A Fart of Gold
In ye heat of ye talk it befel yt one did breake wind, yielding an exceding mightie and distresfull stink, whereat all did laugh full sore.
1601, Conversation as It Was: by the Social Fireside in the Time of the Tudors
|In ancient Japan, public contests were held to see who could fart the loudest and longest! And this popular Fart Battle scroll is believed to have its origin in the 1840s.|
A not-so legend has it that there was once a gracious yet shy girl, who went out with her friends for an alfresco meal somewhere in northern Manipur. It was a foothill where nature has generously presented its magnificence that people living in the noise- and garbage-filled Imphal will be envious for decades, if not centuries. Well, the place was insignificant on that day as the girl passed, oops, gas.
It happened while they were chatting, real chatting, before the meal. So apparently it was the breakfast or particularly those breads the girl ate earlier in the day that were the culprit; and it was not even the worst kind of blowing wind—you know those types, which can cause commotion or loud condemnation. However, our girl was so self-conscious that she died of embarrassment.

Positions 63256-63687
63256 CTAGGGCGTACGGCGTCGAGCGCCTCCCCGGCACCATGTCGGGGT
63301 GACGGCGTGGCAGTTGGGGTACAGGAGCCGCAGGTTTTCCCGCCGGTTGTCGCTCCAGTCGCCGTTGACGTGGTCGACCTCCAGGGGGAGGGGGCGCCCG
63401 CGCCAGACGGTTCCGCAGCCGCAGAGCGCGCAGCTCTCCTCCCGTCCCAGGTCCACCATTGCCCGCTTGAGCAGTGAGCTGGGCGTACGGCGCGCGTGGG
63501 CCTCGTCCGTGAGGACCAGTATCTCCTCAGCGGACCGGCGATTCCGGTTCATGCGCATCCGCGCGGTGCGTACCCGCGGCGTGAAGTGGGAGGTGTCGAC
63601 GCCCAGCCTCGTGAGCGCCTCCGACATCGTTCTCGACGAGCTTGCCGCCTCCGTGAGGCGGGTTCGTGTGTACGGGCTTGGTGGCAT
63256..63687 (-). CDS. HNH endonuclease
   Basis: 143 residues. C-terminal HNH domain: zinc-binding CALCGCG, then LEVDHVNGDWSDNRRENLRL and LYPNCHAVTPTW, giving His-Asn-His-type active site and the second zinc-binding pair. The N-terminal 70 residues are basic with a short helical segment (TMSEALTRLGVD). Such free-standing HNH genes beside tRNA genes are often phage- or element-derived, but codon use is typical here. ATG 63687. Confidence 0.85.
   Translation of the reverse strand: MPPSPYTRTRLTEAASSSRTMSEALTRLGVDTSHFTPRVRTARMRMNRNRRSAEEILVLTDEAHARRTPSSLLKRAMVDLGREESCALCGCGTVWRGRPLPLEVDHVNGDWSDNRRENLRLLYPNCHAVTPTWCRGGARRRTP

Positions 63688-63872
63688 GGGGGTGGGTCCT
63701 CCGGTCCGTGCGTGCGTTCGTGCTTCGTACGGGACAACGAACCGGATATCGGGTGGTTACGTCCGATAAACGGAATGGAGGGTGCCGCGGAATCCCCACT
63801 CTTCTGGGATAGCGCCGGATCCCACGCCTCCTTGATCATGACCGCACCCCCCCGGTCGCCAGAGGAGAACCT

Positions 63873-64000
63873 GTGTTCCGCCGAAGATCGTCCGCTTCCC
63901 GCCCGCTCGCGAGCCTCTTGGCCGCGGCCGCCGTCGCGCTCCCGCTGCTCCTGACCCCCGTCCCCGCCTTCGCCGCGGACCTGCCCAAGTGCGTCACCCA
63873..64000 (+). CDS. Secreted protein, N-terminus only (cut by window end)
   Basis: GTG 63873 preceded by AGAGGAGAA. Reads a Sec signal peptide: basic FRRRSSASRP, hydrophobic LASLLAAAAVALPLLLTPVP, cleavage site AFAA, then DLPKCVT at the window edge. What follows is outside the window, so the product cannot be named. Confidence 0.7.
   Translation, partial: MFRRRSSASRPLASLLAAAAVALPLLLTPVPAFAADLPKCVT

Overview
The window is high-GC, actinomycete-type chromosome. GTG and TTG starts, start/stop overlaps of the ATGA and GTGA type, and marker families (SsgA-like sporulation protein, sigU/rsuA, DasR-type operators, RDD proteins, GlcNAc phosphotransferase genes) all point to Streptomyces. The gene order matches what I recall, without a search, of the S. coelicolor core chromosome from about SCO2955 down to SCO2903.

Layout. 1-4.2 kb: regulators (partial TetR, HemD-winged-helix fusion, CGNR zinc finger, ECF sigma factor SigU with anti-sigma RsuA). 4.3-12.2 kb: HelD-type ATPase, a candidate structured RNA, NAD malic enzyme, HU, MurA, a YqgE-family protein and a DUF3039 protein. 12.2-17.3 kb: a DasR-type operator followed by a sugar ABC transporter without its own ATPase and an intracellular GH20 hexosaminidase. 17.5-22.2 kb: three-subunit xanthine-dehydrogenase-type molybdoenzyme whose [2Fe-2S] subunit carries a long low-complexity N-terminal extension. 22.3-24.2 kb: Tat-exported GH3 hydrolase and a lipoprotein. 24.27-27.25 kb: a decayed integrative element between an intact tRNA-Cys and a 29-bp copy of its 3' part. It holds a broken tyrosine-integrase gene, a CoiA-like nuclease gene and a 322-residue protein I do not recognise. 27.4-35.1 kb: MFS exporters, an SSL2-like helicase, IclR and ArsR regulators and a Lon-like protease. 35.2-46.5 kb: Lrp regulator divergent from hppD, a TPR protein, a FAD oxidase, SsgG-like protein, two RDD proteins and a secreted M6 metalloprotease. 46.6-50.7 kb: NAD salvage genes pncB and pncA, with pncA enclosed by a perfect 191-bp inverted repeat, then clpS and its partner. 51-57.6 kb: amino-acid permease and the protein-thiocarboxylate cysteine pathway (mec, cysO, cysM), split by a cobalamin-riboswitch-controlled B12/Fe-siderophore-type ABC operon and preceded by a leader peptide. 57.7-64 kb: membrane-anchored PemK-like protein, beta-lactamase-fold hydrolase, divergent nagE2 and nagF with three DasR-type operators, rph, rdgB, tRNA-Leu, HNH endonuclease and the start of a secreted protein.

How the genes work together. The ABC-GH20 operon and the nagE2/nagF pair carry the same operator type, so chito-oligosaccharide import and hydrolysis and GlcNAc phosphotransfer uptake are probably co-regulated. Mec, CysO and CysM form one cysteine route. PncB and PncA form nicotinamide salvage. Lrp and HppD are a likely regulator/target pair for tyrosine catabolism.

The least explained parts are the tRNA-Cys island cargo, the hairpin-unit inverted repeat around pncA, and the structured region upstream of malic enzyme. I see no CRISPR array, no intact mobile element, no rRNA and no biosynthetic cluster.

This is not a fart joke. Indeed, it is a tragedy, a sort of fall from grace, if we consider the girl’s helplessness and that all because of a low and odourless gas, she ‘passed’ away. I suggest she should have been that kind of person who after farting stares at you suspiciously as if you have done it. That could have been, in spite of its malice, quite a life-saver.
In a way, a fart is a non-attention-seeking and bighearted fellow who likes sharing excessively. It is the smell that tags along him which spoils the party.